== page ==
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Static Friction but no mass given! Help!

  1. Sep 20, 2011 #1
    1. The problem statement, all variables and given/known data

    The coefficent of static friction between the floor of a truck and a box resting on it is 0.36. The truck is traveling at 70.0 km/hr. What is the least distance in which the truck can stop and ensure that the box does not slide?

    Professor gave us these clues:
    It is the static frictional force exerted on the box by the truck that causes the box to accelerate. The static frictional force is:
    fs≤μs*N
    Since we're are interested in stopping in the least amount of time possible, the frictional force must be equal to the maximum possible static frictional force (which results in the largest acceleration):
    fs=μs*N


    2. Relevant equations

    so if fs=Us*N

    3. The attempt at a solution
    where the heck can i find N and fs? If I have no mass given i can't find N?
    I've figured out that the speed is 19.44m/s :)
     
  2. jcsd
  3. Sep 20, 2011 #2

    PeterO

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    The frictional force is Us*N as you say. That means Us*m*g.
    Once you had the frictional force, you would divide by m to get the resulting acceleration so you could calculate the stopping distance. That means the mass would cancel out, croceed through the problem using m for mass and it will disappear at a convenient time.

    EDIT: In other words, you are not really after the actual Frictional force, just the affects the friction force will have.
     
  4. Sep 20, 2011 #3
    So...
    fs=.36*m*9.81
    So...
    fs=3.5316m
    I don't understand how the m's would cancel out?
     
  5. Sep 20, 2011 #4
    I have a similar question (It's the same form, just different numbers).

    So, you would have....

    f[itex]_{s}[/itex]=[itex]\mu[/itex]N

    You need the least distance needed to stop, so you would start by finding the maximum acceleration, correct?

    I will denote m[itex]_{t}[/itex] as the truck's mass and a[itex]_{t}[/itex] as the acceleration of the truck.

    So, f[itex]_{s}[/itex]=[itex]\mu[/itex]m[itex]_{t}[/itex]g = m[itex]_{t}[/itex]a[itex]_{t}[/itex]

    So, the masses cancel out, leaving....

    [itex]\mu[/itex]g = a[itex]_{t}[/itex]

    So, a[itex]_{t}[/itex] is .36(9.8)....

    a[itex]_{t}[/itex] = 3.53 m/s^2 Am I on the right track?
     
  6. Sep 20, 2011 #5

    PeterO

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    SO you have an expression for fs. What are you going to use it to calculate?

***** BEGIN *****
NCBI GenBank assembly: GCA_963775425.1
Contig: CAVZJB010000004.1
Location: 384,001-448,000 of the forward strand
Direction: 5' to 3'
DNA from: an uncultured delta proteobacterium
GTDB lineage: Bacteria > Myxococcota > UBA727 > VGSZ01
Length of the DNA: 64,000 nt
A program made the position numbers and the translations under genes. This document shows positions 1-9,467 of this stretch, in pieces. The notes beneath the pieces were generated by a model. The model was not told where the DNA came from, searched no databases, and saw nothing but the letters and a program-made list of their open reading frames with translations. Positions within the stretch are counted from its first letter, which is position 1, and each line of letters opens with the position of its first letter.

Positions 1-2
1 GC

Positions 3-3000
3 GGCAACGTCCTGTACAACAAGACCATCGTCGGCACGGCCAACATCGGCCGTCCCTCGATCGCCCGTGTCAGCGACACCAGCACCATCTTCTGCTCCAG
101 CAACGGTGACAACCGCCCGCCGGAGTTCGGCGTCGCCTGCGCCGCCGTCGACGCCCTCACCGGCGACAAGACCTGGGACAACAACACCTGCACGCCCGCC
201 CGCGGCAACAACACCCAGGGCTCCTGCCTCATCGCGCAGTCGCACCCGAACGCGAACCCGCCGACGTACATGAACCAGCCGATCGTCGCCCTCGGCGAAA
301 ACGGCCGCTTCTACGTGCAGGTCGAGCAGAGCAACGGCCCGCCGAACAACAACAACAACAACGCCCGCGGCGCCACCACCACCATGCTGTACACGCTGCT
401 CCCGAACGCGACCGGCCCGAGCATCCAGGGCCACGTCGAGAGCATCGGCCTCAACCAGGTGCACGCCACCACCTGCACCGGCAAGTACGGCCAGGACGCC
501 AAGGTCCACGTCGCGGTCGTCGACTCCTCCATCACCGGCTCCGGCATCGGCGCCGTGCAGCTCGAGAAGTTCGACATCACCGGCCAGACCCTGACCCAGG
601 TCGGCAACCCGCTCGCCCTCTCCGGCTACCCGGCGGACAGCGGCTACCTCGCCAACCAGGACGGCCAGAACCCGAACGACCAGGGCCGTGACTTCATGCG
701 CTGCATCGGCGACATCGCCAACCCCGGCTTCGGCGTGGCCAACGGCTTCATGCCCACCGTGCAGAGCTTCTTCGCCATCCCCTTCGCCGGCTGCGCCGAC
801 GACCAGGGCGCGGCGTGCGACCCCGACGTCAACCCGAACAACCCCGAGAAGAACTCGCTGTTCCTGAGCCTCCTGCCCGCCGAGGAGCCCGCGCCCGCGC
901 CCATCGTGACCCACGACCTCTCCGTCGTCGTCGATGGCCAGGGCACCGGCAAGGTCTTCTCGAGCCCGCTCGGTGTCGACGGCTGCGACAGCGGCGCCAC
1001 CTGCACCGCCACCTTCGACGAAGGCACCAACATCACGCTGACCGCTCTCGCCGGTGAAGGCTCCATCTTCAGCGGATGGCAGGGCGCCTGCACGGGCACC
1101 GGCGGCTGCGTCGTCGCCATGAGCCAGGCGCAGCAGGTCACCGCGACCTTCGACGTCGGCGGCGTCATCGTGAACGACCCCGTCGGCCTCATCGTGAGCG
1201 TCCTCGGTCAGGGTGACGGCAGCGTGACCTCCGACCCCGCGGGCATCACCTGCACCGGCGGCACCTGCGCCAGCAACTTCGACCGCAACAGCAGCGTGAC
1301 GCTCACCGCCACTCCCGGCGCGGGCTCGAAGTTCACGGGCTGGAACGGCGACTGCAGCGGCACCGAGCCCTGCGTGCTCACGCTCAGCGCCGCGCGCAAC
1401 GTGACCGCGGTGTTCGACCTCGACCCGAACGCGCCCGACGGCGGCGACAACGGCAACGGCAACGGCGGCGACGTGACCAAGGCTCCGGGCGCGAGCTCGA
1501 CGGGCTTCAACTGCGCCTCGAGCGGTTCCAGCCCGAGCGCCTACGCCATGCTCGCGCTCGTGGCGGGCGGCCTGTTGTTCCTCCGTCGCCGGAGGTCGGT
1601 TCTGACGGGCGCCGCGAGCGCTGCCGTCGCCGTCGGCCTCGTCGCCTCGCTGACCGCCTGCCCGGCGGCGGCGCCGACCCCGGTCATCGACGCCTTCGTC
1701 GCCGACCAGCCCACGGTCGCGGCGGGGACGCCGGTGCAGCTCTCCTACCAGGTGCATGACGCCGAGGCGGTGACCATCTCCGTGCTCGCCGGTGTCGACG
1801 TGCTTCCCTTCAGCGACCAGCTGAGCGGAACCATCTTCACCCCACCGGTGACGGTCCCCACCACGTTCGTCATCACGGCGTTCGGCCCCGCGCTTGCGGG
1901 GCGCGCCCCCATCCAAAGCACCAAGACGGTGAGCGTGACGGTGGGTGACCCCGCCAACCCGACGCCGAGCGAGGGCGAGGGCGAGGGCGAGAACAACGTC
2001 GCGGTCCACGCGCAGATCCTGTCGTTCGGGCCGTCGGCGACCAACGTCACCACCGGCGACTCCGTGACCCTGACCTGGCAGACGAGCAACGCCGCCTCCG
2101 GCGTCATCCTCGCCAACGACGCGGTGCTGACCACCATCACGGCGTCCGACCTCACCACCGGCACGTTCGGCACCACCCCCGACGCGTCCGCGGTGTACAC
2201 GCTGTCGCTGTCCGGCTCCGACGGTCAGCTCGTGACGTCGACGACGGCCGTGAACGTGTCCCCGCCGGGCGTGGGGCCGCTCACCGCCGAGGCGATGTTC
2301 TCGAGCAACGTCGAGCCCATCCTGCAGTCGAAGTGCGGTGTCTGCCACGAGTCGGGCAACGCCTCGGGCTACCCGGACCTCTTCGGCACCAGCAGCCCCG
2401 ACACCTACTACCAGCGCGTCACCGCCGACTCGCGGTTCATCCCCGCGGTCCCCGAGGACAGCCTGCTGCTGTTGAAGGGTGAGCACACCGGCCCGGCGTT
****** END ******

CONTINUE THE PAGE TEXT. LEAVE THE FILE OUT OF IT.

7. Sep 20, 2011 #6

    PeterO

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    Looks correct.
     
  8. Sep 20, 2011 #7
    Thanks, PeterO. :smile:

    Does this method from here on seem right?

    Since I have a, V[itex]_{i}[/itex], and V[itex]_{f}[/itex], I can now solve for [itex]\Delta[/itex]x using kinematics....

    V[itex]_{f}[/itex][itex]^{2}[/itex]=V[itex]_{i}[/itex][itex]^{2}[/itex]+2a[itex]\Delta[/itex]x

    V[itex]_{f}[/itex]=0 m/s
    V[itex]_{i}[/itex]= 19.44 m/s
    a = -3.53 m/s^2

    So....

    [itex]\Delta[/itex]x = [itex]\frac{-(19.44)^2}{-2(3.53)}[/itex]

    So, [itex]\Delta[/itex]x = 53.5 m ?
     
    Last edited: Sep 20, 2011
  9. Sep 20, 2011 #8

    PeterO

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    Assuming you arithmetic was correct that should be true.
    rough check is: average speed approx 10m/s
    time to stop approx 5 seconds
    Distance covered approx 50m ????

    You are out by a factor of 2 ??

    I bolded and coloured a 2 in one of your formulas. have you perhaps overlooked it during your calculations?
     
  10. Sep 20, 2011 #9
    Yes, I caught it right before you posted. Sorry. I had it written down on my paper, but typed it in wrong.

    Thanks for all your help, PeterO.
     
  11. Sep 20, 2011 #10
    nevermind! THANK YOU THANK YOU THANK YOU!
     
  12. Sep 20, 2011 #11
    You're very welcome. Sometimes it just helps to see other people work it out. :smile:
     
  13. Sep 20, 2011 #12
    The class I'm taking is online, and he hasn't showed us how to work these out very well. So it's extremely frustrating. Thank you for understanding.
     
  14. Sep 20, 2011 #13
    Nevermind i got it all by myself :d
     
  15. Sep 20, 2011 #14
    I understand completely. Teachers in the classroom who don't explain it very well make it extremely frustrating, much less online.
     
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